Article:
For the past six months Blognik Beat has been dedicated to exploring the past, present, and future of Russian-Jewry. Its bloggers have reached back into time to re-tell the story of their ancestors, of their hardships in the Soviet Republic and their struggles in acclimating to a new world. But this blog has not strictly been about detailing the stories of adversity. Its content has allowed us to peek into the Russian-Jewish mind, into how they think and view the world. This blog has adventured into Russian dating, politics, culture, schooling, but most importantly it has looked into the soul of a people. A people who will begin to become more important, influential, and involved whether others are prepared for that end or not.
I spent the summer before college holed up in my room in front of my laptop watching strange cartoon letters take shape and trying to replicate them on my own. I was teaching myself Hebrew.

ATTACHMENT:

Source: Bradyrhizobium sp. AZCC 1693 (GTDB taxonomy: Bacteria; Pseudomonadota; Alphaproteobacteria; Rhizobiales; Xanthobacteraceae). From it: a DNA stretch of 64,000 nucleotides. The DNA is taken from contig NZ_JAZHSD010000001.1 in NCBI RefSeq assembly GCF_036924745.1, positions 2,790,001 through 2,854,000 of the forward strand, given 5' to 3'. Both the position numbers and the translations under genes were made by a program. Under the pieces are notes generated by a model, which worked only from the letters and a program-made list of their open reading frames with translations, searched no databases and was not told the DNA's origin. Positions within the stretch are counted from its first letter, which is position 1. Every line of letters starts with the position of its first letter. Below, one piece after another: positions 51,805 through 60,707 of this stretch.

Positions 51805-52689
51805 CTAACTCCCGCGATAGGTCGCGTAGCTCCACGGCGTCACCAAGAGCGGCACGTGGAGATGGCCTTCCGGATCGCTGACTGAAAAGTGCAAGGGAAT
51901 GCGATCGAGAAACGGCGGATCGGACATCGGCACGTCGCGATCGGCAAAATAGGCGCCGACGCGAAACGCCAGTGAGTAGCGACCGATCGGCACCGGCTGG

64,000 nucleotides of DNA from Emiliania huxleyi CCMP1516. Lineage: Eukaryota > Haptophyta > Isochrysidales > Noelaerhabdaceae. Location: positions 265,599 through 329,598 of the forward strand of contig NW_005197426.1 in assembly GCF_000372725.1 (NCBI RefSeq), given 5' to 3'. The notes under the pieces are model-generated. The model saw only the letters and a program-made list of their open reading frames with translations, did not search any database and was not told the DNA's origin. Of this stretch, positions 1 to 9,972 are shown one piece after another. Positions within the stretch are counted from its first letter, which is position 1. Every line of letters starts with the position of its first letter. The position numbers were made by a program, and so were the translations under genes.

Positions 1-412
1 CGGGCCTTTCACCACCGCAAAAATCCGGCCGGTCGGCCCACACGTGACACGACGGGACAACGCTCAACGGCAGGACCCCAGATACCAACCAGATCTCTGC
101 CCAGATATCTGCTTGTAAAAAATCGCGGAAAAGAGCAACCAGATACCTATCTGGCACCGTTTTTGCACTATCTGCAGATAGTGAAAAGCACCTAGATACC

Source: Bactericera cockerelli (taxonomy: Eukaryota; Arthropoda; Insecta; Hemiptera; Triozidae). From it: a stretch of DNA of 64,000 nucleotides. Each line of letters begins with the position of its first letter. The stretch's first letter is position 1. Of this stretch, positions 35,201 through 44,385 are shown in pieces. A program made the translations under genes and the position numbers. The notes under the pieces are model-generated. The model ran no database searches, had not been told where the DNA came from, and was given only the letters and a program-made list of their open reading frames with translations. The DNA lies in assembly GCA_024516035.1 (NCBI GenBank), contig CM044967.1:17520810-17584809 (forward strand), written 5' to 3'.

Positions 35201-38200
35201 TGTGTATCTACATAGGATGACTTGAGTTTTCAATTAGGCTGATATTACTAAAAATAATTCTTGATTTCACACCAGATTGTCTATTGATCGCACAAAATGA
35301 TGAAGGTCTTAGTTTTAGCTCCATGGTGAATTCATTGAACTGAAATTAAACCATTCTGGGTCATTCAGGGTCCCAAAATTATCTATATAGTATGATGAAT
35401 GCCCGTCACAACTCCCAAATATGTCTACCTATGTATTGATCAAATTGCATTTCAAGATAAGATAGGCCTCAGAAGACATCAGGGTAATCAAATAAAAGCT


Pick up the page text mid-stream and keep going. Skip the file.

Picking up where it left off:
At around this time of year the Tel Aviv beaches are filled with foreigners, hotels are booked to the last room, and thousands are floating their troubles away at the Dead Sea. Many programs have brought Jews, specifically those of college age, to Israel. The most popular of these programs, of course, is the Taglit-Birthright trip, which has allowed roughly 300,000 young Jews to visit the Jewish homeland. Still, even with this success, one of the questions that has repeatedly troubled the Jewish establishment is how to continue the connection — how can we make the 10 day experience last a lifetime?
For more than half of my life, I was not a citizen of any country. For twelve years, I had to append every application, every interview, and every flight with a long explanation of my life. For all of my teen years, I was a glitch in the civic duty system. From 1999 until 2010, I was stateless.
I live in Philadelphia. My parents live two hours away. So, when my husband and I were looking for a house last year, one of the most important features was the second/third bedroom. Because that’s where my parents would stay. So every house we looked at carried the specter of my parents. Would they be comfortable here? Would this room be big enough for them? Because I’d lived with them for eighteen years, then on the weekends in college, and I was really looking forward to hosting them in my house.